- A review of 16 studies within ten countries evaluated the long-term results of sleep changes on physical health, immune system response and pain perception. In general, the sleep-deprived were found to have higher inflammation levels, elevated cortisol levels (stress hormones) and were twice as likely to have developed a chronic pain disorder. Subjects who lived with osteoarthritis who were able to improve their sleep, reported improved physical function.
Sleep Deprivation Decreases the Effectiveness of Pain ReliefIf you find you typically reach for over-the-counter pain relievers after a night of too little sleep, you are not alone. But if you are sleep deprived, you may find that your pain relievers do not work as well. This is a well-documented problem. Studies confirm that improving sleep quality can help over-the-counter and opioid pain medications work more efficiently. Improving your sleep may lessen your pain and decrease your risk of chronic pain disorders. We want to help you get the quality sleep you need. If your mattress holds too much heat to stay comfortable, if it no longer provides the support you need, visit Layla online to see how our copper infused mattress can help you sleep cooler, cleaner and well supported. Fall asleep and stay asleep with Layla. 0
Causes of Morning Back Pain & Ways to Prevent
Posted on March 29th, 2018
Have you been waking up with back pain recently? According to the National Institute of Neurological Disorders and Stroke, 80% of adults have pain in the lower back during their lifetime. Lower back pain typically first appears between the ages of 30-50, increasing in subsequent years. Morning back pain is often a manifestation of this trend, and can result in uncomfortable movements and pain in other areas such as the joints, hips, and neck. Causes of this phenomenon are numerous, but not often well-explained. Less research has been conducted in this field as opposed to other conditions, but a new direction in the study of lower back pain guides current study and prevention. Four possible reasons you may be experiencing morning back pain include: mattress choice, pillow choice, sleeping position, and inflammation.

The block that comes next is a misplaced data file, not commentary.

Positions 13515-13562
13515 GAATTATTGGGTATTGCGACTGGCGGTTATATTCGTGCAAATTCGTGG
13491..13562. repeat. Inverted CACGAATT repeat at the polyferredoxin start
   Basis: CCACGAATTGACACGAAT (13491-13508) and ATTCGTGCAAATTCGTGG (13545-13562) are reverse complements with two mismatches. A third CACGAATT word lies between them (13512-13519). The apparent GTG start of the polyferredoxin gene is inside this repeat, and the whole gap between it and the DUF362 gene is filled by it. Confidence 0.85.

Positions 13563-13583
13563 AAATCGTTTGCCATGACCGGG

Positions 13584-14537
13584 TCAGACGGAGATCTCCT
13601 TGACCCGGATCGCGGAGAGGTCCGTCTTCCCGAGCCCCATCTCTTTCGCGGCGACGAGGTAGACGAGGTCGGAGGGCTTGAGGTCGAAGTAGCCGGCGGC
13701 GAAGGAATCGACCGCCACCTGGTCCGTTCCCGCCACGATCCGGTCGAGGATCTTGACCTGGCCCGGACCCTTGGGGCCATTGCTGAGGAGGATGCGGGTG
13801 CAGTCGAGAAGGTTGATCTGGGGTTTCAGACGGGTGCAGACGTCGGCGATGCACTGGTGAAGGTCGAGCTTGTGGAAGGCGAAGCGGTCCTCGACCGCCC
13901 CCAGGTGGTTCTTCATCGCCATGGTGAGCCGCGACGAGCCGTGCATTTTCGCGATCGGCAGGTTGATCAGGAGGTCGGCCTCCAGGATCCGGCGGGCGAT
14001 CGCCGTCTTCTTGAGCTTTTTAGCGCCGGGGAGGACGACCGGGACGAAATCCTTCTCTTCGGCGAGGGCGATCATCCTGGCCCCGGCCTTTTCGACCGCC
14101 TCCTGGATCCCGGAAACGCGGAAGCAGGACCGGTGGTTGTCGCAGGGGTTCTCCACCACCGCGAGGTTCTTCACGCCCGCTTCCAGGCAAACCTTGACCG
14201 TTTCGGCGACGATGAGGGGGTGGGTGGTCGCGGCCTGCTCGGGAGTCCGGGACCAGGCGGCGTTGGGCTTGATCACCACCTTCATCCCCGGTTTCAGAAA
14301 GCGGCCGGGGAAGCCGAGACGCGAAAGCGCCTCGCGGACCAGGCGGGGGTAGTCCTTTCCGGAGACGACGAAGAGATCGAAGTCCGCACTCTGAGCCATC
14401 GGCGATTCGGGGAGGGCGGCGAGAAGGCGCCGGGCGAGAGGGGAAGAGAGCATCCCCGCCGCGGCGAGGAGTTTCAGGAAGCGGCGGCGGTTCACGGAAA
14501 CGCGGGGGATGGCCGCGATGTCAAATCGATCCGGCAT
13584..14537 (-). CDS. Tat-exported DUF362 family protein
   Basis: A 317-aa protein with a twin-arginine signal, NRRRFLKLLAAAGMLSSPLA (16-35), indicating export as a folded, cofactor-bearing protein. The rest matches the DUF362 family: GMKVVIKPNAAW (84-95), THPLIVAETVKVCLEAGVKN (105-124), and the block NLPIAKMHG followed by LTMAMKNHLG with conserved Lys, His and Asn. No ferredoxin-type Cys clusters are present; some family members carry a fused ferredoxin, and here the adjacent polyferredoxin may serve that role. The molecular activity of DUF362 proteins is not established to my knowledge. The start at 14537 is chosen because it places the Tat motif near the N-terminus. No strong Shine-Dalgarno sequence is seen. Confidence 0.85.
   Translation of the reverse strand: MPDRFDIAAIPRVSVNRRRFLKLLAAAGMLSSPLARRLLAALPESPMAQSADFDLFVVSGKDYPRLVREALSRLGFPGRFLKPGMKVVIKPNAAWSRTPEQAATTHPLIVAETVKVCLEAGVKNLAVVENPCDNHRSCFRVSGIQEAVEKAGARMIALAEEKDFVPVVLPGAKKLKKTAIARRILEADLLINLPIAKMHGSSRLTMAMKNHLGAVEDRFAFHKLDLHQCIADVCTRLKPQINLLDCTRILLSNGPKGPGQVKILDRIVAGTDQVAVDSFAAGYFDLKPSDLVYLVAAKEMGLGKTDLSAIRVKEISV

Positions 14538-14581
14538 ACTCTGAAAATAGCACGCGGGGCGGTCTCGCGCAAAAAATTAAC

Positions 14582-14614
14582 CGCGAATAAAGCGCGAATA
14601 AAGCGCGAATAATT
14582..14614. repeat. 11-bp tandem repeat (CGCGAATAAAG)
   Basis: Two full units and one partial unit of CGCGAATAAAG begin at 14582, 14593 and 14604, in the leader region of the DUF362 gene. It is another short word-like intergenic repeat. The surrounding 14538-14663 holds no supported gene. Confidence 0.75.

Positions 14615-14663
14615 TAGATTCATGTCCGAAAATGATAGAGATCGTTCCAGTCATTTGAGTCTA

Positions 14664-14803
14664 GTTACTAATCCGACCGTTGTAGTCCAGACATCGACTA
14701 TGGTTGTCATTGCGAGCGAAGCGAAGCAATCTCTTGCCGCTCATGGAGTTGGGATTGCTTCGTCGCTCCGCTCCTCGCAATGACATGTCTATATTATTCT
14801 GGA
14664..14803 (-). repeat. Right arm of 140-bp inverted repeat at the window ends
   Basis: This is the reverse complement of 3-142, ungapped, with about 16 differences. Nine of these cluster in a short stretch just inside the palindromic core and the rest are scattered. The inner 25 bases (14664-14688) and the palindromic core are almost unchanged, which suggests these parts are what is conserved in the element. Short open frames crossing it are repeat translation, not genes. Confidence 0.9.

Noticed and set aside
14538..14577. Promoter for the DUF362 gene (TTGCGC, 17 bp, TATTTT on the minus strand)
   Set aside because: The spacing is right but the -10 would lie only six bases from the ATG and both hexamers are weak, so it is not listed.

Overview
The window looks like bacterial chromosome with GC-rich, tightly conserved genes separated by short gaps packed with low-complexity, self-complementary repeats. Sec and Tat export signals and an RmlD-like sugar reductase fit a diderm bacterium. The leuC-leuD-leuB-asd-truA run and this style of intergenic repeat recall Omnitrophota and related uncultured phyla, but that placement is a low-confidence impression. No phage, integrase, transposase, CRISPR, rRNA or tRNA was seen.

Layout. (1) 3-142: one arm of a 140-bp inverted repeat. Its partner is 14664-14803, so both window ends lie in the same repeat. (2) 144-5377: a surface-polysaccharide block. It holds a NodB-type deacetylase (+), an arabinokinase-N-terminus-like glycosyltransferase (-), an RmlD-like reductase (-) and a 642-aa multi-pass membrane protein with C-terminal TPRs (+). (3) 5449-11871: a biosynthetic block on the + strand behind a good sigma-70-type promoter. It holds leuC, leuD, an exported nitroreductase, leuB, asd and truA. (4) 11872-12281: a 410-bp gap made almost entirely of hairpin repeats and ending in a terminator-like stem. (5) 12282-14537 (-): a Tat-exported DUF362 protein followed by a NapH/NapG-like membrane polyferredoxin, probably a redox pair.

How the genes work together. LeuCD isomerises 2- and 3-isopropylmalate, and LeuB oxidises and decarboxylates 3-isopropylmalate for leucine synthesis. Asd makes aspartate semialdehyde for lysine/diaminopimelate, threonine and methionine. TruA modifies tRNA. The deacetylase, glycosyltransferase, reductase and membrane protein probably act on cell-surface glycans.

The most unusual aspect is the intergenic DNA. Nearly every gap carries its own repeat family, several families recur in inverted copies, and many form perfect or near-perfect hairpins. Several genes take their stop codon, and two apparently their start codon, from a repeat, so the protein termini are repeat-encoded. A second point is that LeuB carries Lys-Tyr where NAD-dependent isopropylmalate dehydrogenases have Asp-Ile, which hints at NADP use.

Mattress ChoiceMattress choice is a critical factor in improving your sleep and lessening back pain. The rule of thumb is to replace your mattress every 10 years because by then it will have become so worn, it may cause unnecessary back strain. Avoid mattresses that are too soft or too firm. You need a mattress that keeps your spine aligned but allows the “hard points” such as your hips and shoulders to sink into the material. Memory foam is the go-to choice for most mattresses and our copper-infused memory foam mattresses are a particular stand-out. Our copper cells interact in a way that creates a mixture of firmness and softness called Variable Support. With this Variable Support, your whole body will rest in luxury and sustained support, giving you a better night’s sleep.